Source: Bloomberg

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36 responses to "Report: Tesla Projected To Be U.S. Plug-In Sales Leader Through 2021, But VW Second?"

  1. Rick says:

    Toyota?? Are you serious? Even gm seems dubious…. What did gm and Toyota show that indicates they’ll make EVs in large volume? They don’t even have concept cars.

    1. theflew says:

      I would expect GM to be first or second. Toyota is playing their cards close. GM and Toyota have no real reason to announce anything. Don’t confuse silence for lack of intention. Because of the diesel scandal VW has to be very open about their future intentions. The Bolt shows GM is more than capable of building an EV. And Toyota has the money to do what ever it wants.

      1. Jay Cole says:

        Just to give some context…and because Toyota is probably one of the most interesting ‘logical thought bubbles’ at the moment.

        In this case Bloomberg is talking about total plug-in sales by 2021…and we have to note they seem to have completely forgotten about Toyota, likely because in 2016 (and 2015) its sales were very little.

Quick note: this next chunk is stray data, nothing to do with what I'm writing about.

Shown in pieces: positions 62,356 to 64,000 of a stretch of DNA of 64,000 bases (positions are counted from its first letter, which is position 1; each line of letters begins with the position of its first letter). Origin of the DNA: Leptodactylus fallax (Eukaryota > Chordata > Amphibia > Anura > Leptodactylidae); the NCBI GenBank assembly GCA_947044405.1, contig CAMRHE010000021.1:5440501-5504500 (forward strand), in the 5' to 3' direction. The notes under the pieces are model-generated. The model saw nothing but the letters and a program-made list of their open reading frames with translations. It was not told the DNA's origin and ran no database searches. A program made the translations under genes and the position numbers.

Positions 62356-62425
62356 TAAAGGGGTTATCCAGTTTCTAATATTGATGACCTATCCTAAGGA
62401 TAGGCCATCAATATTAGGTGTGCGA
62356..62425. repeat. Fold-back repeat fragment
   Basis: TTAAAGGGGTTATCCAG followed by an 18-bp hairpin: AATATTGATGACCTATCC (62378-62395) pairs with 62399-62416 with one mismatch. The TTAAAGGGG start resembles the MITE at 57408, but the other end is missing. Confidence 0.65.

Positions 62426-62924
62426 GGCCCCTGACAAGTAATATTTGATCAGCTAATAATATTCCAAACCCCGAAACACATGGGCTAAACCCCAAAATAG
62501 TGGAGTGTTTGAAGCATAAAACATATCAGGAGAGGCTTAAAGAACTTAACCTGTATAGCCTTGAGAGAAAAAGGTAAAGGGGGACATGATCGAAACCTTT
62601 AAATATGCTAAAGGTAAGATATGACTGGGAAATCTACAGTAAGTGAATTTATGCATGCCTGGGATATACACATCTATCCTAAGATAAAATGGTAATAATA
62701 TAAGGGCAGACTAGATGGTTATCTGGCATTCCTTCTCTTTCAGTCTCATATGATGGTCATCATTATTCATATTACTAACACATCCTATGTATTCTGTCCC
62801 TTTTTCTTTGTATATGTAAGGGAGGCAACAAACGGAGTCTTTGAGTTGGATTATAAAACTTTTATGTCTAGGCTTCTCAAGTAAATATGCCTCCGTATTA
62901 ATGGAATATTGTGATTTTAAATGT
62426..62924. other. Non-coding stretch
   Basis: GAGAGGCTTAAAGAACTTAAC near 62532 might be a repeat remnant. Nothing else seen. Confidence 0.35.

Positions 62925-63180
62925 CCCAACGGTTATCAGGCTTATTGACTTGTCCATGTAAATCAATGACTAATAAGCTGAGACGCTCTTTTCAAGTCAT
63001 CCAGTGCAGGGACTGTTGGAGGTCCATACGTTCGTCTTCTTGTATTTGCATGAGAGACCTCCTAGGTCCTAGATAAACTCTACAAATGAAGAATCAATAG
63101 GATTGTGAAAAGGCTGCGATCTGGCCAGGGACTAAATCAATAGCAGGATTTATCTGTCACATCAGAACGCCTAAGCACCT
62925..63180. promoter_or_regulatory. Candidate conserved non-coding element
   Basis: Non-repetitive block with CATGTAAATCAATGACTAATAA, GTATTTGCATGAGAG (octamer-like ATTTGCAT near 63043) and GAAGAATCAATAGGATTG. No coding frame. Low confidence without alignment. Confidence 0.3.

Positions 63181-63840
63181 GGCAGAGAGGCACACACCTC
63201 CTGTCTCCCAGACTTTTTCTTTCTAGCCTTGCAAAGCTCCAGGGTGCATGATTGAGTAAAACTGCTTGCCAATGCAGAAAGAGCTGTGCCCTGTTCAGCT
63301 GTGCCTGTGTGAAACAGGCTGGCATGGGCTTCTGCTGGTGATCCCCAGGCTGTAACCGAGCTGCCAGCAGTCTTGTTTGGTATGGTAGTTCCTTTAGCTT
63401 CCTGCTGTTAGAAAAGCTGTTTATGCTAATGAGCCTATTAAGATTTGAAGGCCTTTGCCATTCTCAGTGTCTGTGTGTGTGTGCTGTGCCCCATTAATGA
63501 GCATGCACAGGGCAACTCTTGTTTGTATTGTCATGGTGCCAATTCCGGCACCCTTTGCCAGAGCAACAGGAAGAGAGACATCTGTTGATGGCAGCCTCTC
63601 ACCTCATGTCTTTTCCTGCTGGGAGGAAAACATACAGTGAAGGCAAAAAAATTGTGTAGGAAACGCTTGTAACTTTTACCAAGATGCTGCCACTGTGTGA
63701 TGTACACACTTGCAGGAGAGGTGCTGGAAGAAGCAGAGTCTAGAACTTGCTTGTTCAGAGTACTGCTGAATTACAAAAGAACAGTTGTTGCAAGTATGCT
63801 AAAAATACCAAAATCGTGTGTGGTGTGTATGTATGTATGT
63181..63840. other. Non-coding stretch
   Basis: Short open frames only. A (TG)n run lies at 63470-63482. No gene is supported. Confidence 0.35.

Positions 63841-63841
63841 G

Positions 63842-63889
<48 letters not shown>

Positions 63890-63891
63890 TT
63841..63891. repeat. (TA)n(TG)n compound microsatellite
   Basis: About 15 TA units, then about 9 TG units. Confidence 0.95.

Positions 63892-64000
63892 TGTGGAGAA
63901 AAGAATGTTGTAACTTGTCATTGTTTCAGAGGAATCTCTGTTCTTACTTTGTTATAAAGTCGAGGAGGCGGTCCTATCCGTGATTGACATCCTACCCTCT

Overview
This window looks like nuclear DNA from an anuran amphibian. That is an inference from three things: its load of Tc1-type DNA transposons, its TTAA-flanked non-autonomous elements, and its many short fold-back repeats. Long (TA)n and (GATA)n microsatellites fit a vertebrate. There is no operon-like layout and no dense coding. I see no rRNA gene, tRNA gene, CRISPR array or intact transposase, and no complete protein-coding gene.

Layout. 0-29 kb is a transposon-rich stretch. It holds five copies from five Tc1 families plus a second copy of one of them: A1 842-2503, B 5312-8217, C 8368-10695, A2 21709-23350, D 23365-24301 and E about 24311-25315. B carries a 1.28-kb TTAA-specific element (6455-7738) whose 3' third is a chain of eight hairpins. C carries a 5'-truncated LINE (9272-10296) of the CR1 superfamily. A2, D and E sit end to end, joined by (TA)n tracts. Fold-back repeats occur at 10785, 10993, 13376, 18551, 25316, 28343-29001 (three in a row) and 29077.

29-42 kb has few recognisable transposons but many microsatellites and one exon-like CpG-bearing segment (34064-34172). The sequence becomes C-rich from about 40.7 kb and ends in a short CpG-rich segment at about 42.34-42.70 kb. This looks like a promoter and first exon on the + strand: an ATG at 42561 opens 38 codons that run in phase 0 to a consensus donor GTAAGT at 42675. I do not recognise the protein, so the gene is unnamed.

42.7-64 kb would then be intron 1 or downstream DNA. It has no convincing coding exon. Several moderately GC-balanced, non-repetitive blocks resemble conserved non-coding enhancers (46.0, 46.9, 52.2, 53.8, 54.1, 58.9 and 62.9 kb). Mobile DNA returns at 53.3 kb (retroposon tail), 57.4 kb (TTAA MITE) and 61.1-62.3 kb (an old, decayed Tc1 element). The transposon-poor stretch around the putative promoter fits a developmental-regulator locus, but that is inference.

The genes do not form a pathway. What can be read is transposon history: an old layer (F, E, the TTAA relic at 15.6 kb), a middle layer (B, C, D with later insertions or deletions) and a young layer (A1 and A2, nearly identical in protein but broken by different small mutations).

Bloomberg graphic on sales today/expectations:

        With that said, Toyota isn’t just starting today from zero, they have already banked 42,345 1st gen Prius PHV sales, and 2,502 RAV4 EV sales, couple that in with the 13,759 Prime sales in the US, and they net out at 58,606 sales through July 2017.

        More data points: GM is at ~146,436, Tesla ~132,739, Nissan ~112,128.

        Toyota is likely the biggest wildcard of the 4, as the company’s Prime is yet to be shipped in any volume to the US, selling every copy that arrives in about ~8 days on the lot, with Japan hitting 5k and 4k a couple times over the past month. So, at least in theory, the Prime could ultimately be selling 3k-4k+ in the US once it is stocked (basically bastardizing tradition Prius Hybrid sales).

        With that said, and setting the Prime aside for a moment, no one sells more vehicles in California than Toyota (no one is even close to Toyota’s ~17% market share – see Q1 report here)…and that is a big problem for the company, and why Toyota has been one of the least anxious to promote/get behind BEVs.

        While those ~2,500 RAV EV sales had some compliance value a few years ago, and the ~1,896 Mirais sold through July 2017, in 2018 the OEM needs 2% of sales in California to be offset with ZEV credits, 4% in 2019, 6% in 2020, 8% in 2021. (A 200 mile UDDS EV gets 4 credits, a FCEV 9)

        While you don’t currently “see” any new plug-ins from Toyota outside of the Prime, Toyota has to have a competitive BEV waiting in the wings to be announced/released imminently.

        If you “do the math”, Toyota has to sell a minimum of around ~65,000 fully electric vehicles in ARB states alone through 2021, then all the other states on top…so conservatively that’s about 120,000 sales of a vehicle(s) that has yet to be shown off. There is no way to avoid building these for Toyota…there is no “escape route” post 2018.